FIRST CAME the
carnage, followed by the texting between friends. � Good win, Ohio State's
James Laurinaitis thumbed to his West Coast buddy after USC's dismemberment of
Virginia on Aug. 30. Way to go, man. Keep it up. � Nice shutout, replied the
Trojans' Rey Maualuga, referring to the Buckeyes' 43--0 clubbing of Youngstown
State that same day. Keep doing what you do best. � An innocuous exchange?
Without question, Maualuga acknowledged last week as he was chauffeured in a
golf cart back to Heritage Hall from an on-campus photo shoot. "But I may
stir the pot a little next week." � No need, Rey. The pot will be on full
boil by this Saturday, when the L.A. Coliseum hosts the most momentous
nonconference game of the season. Top-ranked Southern Cal versus No. 5 Ohio
State will be more than a riveting matchup of deep, talented and superbly
(though differently) coached teams. It will provide a denouement to the drama
that has consumed the republic since Chris Wells limped off in the third
quarter against the Penguins: What's the deal with Beanie's right foot?
The game also
stands to generate, on one sideline or the other, a torrent of second-guessing.
Why didn't I just take the money? Each team is rich in seniors who put the NFL
on hold for one more year of seasoning and another shot at a national
Two of those
returnees happen to be the finest middle linebackers in the country.
Laurinaitis and Maualuga became friends last spring at the gathering of the
Playboy preseason All-America team in Phoenix. They have plenty in common
beyond their shared position, their mutual regard and all those vowels in their
surnames. Both were projected as first-round picks before last April's NFL
draft, and they have two of the more exotic pedigrees in college football.
Laurinaitis is the son of Joe Laurinaitis, better known to devotees of pro
wrestling as the Animal, one half of that groundbreaking tag team, the Road
Warriors. Maualuga is the great-great-grandson of a Samoan chieftain.
In other ways the
two are as different as, well, "Superstar" Billy Graham and Jimmy
"Superfly" Snuka. Whereas the 6'3", 240-pound Laurinaitis arrived
in Columbus as a student of the game who fixated on watching tape, Maualuga
could not count the reading of defenses as one of his strong suits. But with
his cheetahlike burst and power at the point of attack—"He blows people
up," says one NFL scout—the 6'2", 260-pound Maualuga is the more
naturally talented of the two. And the more flawed. Prone to misreads and blown
assignments early in his career, he gained a reputation as a ball-chasing
freelancer who, in his quest to make the highlight-show hit, could not always
be bothered to fill his gap.
mentorship of Ken Norton Jr., the former Pro Bowl linebacker who now coaches
the position at USC, Maualuga "has become a much more disciplined
player," says the scout, who requested anonymity. "Ken has taught him
to read linemen and stay in his run fits [assigned gaps]."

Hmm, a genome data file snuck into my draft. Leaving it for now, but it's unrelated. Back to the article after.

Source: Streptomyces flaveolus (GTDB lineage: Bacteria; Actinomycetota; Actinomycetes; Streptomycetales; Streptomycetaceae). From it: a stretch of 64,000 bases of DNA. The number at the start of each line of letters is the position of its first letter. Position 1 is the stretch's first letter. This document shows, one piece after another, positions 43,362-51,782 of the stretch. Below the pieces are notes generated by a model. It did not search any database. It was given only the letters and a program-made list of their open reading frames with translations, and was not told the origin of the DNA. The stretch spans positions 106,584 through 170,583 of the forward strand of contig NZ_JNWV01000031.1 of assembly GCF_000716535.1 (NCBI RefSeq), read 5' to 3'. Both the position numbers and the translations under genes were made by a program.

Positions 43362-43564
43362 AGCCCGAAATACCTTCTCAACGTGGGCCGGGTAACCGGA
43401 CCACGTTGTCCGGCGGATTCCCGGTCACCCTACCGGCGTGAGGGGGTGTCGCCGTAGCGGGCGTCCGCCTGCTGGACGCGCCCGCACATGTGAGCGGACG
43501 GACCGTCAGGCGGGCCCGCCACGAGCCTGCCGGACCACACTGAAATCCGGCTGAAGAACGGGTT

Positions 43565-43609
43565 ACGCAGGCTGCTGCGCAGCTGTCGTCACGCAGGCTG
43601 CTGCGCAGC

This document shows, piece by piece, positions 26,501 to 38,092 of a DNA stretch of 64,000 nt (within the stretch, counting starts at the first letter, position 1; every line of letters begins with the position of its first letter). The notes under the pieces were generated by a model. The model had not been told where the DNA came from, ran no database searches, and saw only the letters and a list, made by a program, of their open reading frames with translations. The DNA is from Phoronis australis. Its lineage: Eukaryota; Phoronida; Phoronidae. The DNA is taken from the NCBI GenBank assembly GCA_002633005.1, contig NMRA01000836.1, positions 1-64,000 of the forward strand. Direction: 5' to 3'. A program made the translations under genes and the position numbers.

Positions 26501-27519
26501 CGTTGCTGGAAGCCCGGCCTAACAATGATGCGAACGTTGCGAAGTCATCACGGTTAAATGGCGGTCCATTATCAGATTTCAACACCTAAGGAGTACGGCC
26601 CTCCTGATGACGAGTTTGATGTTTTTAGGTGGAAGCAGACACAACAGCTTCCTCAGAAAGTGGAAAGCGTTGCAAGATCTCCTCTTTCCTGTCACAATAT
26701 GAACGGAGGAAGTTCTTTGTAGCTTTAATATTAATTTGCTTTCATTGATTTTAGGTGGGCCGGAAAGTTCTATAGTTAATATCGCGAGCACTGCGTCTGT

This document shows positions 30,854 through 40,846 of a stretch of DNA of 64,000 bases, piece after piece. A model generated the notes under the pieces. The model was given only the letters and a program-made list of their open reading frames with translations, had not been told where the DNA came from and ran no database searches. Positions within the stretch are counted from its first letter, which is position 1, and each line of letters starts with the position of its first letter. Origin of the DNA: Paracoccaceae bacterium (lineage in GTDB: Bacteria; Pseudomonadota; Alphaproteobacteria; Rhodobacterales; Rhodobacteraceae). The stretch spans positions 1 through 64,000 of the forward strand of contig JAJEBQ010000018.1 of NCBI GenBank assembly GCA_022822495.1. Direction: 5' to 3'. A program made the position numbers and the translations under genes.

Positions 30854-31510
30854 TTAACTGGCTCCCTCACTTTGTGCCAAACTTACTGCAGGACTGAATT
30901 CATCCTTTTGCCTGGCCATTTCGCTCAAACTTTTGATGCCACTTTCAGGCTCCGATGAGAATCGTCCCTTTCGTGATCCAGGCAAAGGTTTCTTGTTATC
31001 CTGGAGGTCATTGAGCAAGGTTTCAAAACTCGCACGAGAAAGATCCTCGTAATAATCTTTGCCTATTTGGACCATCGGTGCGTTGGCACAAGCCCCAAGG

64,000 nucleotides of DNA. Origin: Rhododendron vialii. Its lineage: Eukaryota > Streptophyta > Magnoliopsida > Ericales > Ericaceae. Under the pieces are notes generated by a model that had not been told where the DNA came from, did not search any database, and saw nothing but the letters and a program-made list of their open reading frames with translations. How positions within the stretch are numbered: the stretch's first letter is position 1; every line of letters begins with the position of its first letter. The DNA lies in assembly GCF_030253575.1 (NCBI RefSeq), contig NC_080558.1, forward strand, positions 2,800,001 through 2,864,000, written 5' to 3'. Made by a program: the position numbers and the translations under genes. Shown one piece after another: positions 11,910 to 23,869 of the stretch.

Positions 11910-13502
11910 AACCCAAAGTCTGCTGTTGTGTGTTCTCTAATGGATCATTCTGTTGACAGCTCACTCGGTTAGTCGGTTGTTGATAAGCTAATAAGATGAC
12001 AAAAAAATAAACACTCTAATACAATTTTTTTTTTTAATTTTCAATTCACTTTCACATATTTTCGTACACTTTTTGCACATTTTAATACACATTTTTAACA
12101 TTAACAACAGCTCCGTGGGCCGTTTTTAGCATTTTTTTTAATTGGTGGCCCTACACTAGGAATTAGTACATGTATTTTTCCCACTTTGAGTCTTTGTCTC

The scout adds
that Laurinaitis "is not as physically gifted, but a lot of [ NFL] teams may
find him more desirable because of his ability to captain the defense, to make
the right checks, to key and diagnose the play. He may not be as athletic or
explosive [as Maualuga], but he's going to get there just as quickly because he
just sees it and reacts. That's why he's so productive."
skill sets reflect, not surprisingly, the programs that produced them.
Considering his quest to facilitate "peak experiences" for his players
and his desire to use them "in ways that best express their ability"
and "exhibit their true nature," it's little wonder that Trojans coach
Pete Carroll made a place for Maualuga. So what if the linebacker has an
independent streak (for kicks, he wore a pink thong over his shorts during a
team workout in July) and had an early tendency to overrun as many ballcarriers
as he brought down.
approach would never fly at Ohio State, where the emphasis has long been on
order, precision and consistency. The players are required to toe a line as
straight as the part in coach Jim Tressel's neatly groomed hair. Defensive
coordinator Jim Heacock emphasizes the reliability and intelligence of
Laurinaitis, and is effusive about his discipline and preparation. In the
Buckeyes' 2--0 start, including a 26--14 win over Ohio last Saturday,
Laurinaitis had 14 tackles and an interception. "From Day One he knew what
he wanted to do and got himself ready," says Heacock. "So when his time
came to step in, there was no panic."
That is not to
say that there was no shouting. "I was in Helsinki doing a tag-team event
for the WWE," recalls the Animal. "I was getting ready for bed when the
call came through from my wife." Julie Laurinaitis, home in Hamel, Minn.,
watching the 2005 Ohio State-- Michigan battle on TV, was screaming into the
phone, "James is on the field. He's in the game!"
Wolverines' first play from scrimmage, strongside linebacker Bobby Carpenter
went down with a broken right fibula, and onto the field trotted an 18-year-old
freshman. Laurinaitis had played in the first 10 games—none, obviously, of this
magnitude. Doing his best to block out the Big House crowd of 111,591, he
settled down ever so slightly when weakside linebacker A.J. Hawk winked and
smiled at him. "You're going to be fine," middle 'backer Anthony
Schlegel assured him. "This is what you've been working for."
Laurinaitis's only tackle came on the last play and helped preserve a 25--21
victory that secured for the Buckeyes the first of three straight Big Ten